There were 5,500 new buy-to-let home purchase mortgages completed in May, the same number as this time last year.
Buy-to-letactivitywas mostly unchanged in May,leading to suggestions that it hasstabilised, the UK Finance Mortgage Trends Update has found.
There were 5,500 new buy-to-let home purchase mortgages completed in May, the same number as this time last year. There were 15,000 remortgages in the buy-to-let sector, 2% more year-on-year.
Mike Scott, chief property analyst at full-service estate agent Yopa, said: “The number of buy-to-let mortgages for house purchase was unchanged from 2018, suggesting that the buy-to-let market has finally reached a new stable level after several unfavourable tax changes.”
Mark Harris, chief executive of mortgage broker SPF Private Clients, added: “Buy-to-let continues its steady trend, showing that investors are sticking with the sector rather than deserting it in their droves.
“That said, we are also not seeing a flood of new landlords - rather, the experienced ones are adding to their portfolios where they see opportunities and remortgaging to keep costs down.”
TomerAboody, director of property lender MT Finance, also highlighted that he hasn’t seen a flood of buy-to-let investors selling up as a consequence of the extra taxes that have hit them.
In 2015 the government said it would start to phase in mortgage tax relief. In 2017 to 2018 the deduction from property income was restricted to 75% of finance costs, in 2018 to 2019 the finance costs are down to 50% and during 2019/2020, 25%.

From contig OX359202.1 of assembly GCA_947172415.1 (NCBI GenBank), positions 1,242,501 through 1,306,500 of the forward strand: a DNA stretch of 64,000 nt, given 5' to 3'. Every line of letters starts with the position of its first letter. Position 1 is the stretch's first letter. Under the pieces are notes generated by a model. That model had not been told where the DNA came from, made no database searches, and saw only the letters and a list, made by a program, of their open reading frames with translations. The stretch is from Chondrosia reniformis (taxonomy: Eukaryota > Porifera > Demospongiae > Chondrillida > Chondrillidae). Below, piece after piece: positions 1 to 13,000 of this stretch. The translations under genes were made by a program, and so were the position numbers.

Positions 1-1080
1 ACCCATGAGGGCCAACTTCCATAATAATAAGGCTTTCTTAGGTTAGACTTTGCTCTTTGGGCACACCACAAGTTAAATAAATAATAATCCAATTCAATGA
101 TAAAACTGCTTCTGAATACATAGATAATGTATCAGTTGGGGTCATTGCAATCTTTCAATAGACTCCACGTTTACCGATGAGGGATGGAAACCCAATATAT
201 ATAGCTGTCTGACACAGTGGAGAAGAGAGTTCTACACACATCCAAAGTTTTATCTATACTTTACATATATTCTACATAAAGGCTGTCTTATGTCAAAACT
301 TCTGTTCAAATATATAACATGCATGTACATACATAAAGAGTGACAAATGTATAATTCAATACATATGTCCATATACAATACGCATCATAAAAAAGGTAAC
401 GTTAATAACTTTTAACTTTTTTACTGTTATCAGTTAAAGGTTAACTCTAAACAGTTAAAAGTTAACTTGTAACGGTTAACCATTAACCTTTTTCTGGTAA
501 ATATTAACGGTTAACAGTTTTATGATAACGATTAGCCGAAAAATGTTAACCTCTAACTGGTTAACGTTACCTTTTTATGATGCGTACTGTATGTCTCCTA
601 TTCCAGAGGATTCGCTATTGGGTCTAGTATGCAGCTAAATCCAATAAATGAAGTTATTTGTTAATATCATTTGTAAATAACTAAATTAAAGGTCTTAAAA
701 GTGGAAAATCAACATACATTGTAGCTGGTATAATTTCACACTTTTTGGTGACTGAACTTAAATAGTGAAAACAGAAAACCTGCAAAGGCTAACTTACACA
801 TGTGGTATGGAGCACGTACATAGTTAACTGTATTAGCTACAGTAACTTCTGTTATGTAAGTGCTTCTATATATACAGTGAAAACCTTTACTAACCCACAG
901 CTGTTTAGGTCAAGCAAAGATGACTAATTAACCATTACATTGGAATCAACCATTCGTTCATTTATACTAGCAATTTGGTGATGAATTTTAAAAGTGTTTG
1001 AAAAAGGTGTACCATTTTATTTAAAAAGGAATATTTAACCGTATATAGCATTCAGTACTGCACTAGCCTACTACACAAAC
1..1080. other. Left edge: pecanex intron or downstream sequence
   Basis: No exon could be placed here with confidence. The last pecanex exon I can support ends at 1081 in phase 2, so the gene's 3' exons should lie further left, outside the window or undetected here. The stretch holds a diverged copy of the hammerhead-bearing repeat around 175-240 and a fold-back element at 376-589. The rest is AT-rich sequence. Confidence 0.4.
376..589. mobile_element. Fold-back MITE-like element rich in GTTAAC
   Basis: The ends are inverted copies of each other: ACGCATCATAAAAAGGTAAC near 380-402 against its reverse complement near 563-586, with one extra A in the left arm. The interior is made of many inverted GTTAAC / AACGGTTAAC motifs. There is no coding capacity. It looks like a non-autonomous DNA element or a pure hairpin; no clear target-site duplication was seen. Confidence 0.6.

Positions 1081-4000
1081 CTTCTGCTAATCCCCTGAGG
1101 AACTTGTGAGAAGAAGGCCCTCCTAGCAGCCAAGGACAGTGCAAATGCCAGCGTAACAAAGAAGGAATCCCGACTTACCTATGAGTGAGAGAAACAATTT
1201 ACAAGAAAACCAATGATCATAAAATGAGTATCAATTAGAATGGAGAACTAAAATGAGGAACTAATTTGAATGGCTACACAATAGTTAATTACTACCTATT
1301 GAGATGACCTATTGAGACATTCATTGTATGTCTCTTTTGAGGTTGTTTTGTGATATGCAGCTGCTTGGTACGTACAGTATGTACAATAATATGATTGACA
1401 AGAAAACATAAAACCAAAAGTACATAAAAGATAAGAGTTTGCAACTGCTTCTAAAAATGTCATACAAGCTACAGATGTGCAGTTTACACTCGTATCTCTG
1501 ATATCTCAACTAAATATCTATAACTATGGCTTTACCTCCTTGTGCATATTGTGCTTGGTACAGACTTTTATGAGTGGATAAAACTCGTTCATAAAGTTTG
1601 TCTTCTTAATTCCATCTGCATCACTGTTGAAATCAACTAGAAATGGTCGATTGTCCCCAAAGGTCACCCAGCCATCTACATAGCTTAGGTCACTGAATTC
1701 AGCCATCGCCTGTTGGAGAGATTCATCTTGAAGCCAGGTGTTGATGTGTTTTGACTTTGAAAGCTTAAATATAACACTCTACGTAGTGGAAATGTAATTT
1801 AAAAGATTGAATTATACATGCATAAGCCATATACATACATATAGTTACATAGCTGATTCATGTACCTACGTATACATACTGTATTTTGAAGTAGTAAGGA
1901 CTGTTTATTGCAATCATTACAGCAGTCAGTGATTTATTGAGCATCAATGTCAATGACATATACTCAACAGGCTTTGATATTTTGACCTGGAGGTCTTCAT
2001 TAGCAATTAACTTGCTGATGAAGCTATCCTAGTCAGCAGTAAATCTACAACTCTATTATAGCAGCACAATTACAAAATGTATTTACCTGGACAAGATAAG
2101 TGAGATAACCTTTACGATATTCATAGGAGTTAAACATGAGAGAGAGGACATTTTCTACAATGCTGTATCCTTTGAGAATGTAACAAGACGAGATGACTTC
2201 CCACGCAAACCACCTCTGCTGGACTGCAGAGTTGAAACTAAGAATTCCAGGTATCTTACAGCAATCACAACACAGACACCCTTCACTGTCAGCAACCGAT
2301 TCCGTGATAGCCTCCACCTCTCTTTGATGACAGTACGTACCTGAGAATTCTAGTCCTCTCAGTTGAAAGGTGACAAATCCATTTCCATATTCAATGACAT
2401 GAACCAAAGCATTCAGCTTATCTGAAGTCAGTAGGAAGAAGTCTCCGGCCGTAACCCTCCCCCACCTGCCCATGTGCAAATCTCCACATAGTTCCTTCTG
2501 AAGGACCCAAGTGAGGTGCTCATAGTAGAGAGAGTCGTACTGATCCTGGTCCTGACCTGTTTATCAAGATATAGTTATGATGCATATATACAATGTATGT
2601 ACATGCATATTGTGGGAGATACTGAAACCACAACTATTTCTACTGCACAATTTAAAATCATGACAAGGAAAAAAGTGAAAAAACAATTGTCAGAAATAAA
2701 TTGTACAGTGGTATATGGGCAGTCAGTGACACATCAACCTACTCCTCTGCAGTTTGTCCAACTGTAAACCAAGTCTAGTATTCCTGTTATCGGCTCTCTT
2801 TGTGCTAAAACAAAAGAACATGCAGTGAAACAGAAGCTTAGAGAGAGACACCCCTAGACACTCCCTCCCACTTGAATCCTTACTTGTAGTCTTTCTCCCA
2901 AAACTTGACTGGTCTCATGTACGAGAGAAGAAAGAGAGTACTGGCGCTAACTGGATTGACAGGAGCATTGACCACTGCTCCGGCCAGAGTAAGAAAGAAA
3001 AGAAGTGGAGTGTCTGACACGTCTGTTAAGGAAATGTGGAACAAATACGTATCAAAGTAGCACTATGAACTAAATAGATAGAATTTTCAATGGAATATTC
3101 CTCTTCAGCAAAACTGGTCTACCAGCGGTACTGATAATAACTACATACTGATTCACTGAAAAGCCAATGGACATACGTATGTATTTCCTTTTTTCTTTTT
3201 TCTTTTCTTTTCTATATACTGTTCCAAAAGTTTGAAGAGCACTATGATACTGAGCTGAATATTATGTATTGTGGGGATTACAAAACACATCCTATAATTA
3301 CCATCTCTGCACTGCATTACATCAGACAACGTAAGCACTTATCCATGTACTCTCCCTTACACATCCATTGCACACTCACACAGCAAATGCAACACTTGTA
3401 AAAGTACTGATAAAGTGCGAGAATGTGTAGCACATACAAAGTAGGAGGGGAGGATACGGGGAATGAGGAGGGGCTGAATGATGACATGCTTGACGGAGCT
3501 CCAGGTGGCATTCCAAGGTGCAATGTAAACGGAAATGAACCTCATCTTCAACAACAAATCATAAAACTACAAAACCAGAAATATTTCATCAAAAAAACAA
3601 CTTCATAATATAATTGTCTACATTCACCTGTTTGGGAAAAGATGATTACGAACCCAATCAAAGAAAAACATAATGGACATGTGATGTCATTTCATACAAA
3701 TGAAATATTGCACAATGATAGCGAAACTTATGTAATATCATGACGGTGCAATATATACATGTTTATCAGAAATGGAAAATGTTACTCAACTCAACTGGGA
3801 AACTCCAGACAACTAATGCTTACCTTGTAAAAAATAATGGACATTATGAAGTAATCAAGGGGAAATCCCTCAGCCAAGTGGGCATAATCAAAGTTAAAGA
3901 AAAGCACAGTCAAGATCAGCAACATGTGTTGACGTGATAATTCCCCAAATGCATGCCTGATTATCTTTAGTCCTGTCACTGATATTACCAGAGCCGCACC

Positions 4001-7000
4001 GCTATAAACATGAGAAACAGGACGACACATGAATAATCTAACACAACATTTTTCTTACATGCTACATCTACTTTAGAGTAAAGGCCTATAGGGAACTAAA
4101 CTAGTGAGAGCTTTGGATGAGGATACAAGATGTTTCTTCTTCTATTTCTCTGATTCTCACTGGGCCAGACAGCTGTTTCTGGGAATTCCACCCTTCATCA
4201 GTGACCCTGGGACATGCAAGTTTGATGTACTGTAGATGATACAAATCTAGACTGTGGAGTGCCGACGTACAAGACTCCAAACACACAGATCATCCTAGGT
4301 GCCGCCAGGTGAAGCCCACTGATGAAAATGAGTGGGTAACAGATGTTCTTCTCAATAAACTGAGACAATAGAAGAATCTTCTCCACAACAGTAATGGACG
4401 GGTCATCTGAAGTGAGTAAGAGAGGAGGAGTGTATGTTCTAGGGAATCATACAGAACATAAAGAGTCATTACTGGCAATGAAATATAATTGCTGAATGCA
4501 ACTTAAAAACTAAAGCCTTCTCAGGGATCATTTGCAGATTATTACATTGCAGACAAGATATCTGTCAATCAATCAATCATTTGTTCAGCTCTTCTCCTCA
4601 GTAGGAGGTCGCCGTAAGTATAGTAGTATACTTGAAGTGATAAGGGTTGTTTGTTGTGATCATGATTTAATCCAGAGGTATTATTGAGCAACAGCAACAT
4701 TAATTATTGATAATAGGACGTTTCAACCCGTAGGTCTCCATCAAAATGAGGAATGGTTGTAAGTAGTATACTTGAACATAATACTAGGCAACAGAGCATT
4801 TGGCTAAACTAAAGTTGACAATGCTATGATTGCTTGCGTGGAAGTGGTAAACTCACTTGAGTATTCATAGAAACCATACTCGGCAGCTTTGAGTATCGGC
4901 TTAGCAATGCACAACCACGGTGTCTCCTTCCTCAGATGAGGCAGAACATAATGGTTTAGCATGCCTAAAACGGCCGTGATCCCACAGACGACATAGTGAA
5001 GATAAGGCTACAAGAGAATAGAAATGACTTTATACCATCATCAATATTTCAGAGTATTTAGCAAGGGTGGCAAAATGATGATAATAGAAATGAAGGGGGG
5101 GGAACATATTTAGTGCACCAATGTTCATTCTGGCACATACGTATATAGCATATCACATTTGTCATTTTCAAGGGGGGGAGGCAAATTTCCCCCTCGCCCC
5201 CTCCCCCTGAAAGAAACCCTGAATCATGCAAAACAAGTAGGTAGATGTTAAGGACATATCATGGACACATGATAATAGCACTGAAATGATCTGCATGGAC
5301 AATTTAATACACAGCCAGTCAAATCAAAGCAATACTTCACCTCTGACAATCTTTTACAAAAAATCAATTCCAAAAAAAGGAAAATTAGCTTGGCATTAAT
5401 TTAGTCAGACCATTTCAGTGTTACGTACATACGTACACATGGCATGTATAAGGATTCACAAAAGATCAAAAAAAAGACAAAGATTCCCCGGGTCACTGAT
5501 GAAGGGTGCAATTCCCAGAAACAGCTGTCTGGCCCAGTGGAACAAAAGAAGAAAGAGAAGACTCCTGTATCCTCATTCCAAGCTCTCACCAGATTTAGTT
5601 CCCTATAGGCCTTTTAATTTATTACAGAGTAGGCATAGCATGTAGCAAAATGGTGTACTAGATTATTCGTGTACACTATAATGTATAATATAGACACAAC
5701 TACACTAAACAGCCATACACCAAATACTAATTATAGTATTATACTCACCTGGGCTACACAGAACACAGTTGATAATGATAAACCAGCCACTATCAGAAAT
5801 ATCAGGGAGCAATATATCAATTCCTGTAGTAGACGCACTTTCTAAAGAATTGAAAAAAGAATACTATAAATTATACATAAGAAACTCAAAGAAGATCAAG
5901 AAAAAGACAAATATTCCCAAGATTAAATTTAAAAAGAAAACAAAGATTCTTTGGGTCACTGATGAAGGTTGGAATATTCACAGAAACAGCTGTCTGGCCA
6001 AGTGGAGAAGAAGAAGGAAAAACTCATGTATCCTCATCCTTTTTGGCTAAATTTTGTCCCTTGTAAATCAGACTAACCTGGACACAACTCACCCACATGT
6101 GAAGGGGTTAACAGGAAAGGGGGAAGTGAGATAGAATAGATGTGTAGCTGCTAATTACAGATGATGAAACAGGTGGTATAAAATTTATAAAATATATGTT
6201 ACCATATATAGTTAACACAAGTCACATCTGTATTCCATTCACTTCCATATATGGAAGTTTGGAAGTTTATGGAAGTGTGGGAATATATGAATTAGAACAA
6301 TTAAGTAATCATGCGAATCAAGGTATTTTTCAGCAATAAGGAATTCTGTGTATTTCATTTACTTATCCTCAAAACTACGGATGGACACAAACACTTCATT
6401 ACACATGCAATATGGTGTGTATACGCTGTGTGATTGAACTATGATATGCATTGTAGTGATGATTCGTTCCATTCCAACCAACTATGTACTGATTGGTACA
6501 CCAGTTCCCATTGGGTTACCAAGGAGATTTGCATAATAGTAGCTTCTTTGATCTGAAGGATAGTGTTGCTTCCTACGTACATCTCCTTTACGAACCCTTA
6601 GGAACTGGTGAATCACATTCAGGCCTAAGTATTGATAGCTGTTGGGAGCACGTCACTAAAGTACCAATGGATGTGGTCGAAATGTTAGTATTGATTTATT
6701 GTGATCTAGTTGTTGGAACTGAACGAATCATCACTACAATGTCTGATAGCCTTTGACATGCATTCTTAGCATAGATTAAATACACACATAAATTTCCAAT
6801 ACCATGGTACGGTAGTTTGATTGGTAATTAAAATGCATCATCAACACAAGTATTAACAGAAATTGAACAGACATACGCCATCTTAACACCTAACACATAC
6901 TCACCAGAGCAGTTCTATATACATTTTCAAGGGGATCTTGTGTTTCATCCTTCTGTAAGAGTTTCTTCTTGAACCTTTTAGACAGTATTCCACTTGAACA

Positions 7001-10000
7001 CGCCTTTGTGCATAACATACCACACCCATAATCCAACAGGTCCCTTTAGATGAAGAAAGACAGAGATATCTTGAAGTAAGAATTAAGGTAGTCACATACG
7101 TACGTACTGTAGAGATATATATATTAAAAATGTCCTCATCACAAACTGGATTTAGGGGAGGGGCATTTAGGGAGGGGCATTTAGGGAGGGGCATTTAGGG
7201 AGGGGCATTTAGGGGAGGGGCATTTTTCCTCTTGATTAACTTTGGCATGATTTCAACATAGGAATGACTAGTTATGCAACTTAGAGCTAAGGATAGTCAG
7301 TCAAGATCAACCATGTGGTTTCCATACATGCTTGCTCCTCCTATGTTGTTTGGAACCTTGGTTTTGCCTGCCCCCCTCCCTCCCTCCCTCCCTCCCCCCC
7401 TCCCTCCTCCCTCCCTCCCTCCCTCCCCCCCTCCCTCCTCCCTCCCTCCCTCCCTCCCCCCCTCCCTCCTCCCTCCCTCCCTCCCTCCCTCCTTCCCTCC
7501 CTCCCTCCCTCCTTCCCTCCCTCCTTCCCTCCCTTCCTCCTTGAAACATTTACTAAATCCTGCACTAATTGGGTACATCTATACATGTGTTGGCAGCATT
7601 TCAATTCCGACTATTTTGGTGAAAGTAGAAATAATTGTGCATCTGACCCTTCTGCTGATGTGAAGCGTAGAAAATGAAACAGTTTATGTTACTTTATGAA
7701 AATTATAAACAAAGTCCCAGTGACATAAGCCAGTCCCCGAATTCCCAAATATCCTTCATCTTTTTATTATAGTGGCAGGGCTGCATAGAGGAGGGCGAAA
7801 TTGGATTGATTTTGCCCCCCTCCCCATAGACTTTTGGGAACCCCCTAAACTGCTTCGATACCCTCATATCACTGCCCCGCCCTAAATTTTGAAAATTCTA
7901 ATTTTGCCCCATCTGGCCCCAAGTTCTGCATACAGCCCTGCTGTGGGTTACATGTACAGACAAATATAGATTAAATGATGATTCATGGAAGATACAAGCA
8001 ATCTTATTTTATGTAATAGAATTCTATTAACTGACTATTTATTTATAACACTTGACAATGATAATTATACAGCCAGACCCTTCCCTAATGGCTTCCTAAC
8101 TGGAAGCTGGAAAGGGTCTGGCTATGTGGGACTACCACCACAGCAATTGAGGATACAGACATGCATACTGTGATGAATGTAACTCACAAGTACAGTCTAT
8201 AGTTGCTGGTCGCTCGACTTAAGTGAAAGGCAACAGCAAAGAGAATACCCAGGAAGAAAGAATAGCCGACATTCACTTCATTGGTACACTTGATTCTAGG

From 2020 to 2021 all financing costs will besubject toa basic rate tax reduction.
Aboody said: “Investors are absorbing the extra costs and refinancing, hoping that in the long-term values will go up.
“This once again proves that higher stamp duty and extra taxes haven’t helped create more movement in the housing market, but have done the complete opposite and created stagnation instead.”
There were 30,720 new first-time buyer mortgages completed in May, 0.5% more year-on-year.
Jeremy Leaf, north London estate agent and a former RICS residential chairman, attributed this increase in first-time buyer numbers to the slowdown of the buy-to-let market.
He added: “First-time buyers are also taking advantage of reduced competition from the buy-to-let market as landlords reduce activity following various recent tax and regulatory changes with several more on the way which will compromise profitability.
“They are also benefiting from almost record low mortgage rates and improving affordability.”